Dementia, cognitive ageing and decline – am I bovvered?

Dementia Awareness Day is on the 15 September. For many people dementia is a very distressing condition involving the loss of cognitive abilities such as clear thinking, communicating and remembering. A deterioration in cognitive abilities affects most people as they grow older but this doesn’t mean that everyone goes on to develop dementia.

I recently attended the 2012 World Congress on Active Ageing, held in Glasgow. Lots of interesting papers and presentations and a lot of emphasis on the benefits of physical activity in helping to prevent cognitive decline as we grow older and maintaining good mental health and well-being. Why is it then that rates of physical exercise among people of all ages are so low? Surely everyone wants to stay mentally sharp and happy as they grow older?

But perhaps it’s not as simple as that. For starters, poor mental health is not an inevitable part of growing old. There is a lot of evidence to show that the majority of people in later life have very good mental health and cope well with the challenges that growing old can bring (although this is not reason for reducing spending on mental health services for older people because the numbers of older people with conditions like dementia and depression will continue to grow). I suspect many of these people do not do the recommended amount of exercise they are supposed to or eat their five a day. Some of them may even drink alcohol, or heavens forbid, smoke. Their sense of well-being, with or without “lifestyle choices” such as these, may feel perfectly satisfactory without any significant physical exercise, thank you very much.

But surely if they are leading sedentary lifestyles just watching TV or reading the paper they would want to stay mentally sharp? Apparently not. According to research from the Centre for Cognitive Ageing at Edinburgh University there is very little evidence to show that cognitive deterioration in later life is associated with a decrease in life satisfaction or well being. That finding corresponds with research that the Mental Health Foundation has been involved in looking at quality of life issues for people with dementia which suggests that a good quality of life can be maintained despite having a diagnosis of dementia. In other words, as with other disabilities or long term conditions, with the right support many people can adapt and live well despite cognitive deterioration and dementia.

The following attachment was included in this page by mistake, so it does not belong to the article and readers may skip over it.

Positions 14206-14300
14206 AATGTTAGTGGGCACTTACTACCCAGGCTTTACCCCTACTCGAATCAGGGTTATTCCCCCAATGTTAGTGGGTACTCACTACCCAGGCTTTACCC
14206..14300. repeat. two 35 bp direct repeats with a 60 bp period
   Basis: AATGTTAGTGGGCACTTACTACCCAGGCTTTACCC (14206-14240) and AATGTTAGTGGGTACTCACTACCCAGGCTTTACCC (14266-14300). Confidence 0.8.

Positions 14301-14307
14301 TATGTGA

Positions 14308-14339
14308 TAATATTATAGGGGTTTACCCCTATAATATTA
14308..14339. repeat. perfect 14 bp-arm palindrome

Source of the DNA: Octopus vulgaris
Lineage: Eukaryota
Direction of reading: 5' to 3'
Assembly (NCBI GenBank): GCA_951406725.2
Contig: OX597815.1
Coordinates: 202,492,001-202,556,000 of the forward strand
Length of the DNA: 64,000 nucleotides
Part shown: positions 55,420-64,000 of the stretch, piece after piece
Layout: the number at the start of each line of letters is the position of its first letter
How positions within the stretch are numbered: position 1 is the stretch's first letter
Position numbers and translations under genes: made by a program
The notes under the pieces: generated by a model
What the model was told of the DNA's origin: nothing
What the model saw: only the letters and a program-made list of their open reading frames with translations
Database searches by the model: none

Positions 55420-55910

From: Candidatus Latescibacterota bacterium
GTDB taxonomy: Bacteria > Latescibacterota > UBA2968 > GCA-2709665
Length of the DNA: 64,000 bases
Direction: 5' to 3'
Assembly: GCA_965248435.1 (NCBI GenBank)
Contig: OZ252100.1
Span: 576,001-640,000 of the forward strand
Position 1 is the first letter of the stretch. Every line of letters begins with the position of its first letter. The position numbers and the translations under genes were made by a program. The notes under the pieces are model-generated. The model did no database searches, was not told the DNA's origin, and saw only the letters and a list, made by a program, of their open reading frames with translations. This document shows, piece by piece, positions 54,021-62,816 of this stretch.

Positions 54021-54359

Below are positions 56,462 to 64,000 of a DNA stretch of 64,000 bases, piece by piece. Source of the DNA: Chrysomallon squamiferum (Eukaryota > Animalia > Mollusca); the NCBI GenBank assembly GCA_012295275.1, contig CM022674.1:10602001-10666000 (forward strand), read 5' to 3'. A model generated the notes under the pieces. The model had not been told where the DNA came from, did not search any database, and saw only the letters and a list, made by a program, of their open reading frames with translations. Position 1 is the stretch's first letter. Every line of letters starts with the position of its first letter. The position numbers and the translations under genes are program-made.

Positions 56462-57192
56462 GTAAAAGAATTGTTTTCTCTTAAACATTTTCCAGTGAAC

This all may sound counter-intuitive and somewhat flies in the face of descriptions of dementia as being a “living death” or a “long goodbye”. Perhaps the negative impact of cognitive decline and dementia is felt much more keenly, and worried about more, by people whose vocational tools are heavily dependent upon high cognitive functioning such as people in professional occupations, and less so in roles and occupations which are more mechanical, repetitive or habitual. A famous study of nuns suggested that the nature of their lifestyle made it relatively easy for nuns with symptoms of dementia to continue to function successfully within their community. If this hypothesis is correct, the people who will experience the worst mental health in the face of cognitive decline and dementia as they grow old include many who are most involved with those issues at present, such as health and social care professionals, researchers and academics, service planners and policy makers, journalists reporting on the topic, and the author of this blog.

It would be trivialising the problem to say cognitive decline and dementia are a case of ‘where ignorance is bliss’ but perhaps the issues is as much to do with the poor care and support that people with dementia often receive and the stigma that is placed upon it as it is with the actual illness itself."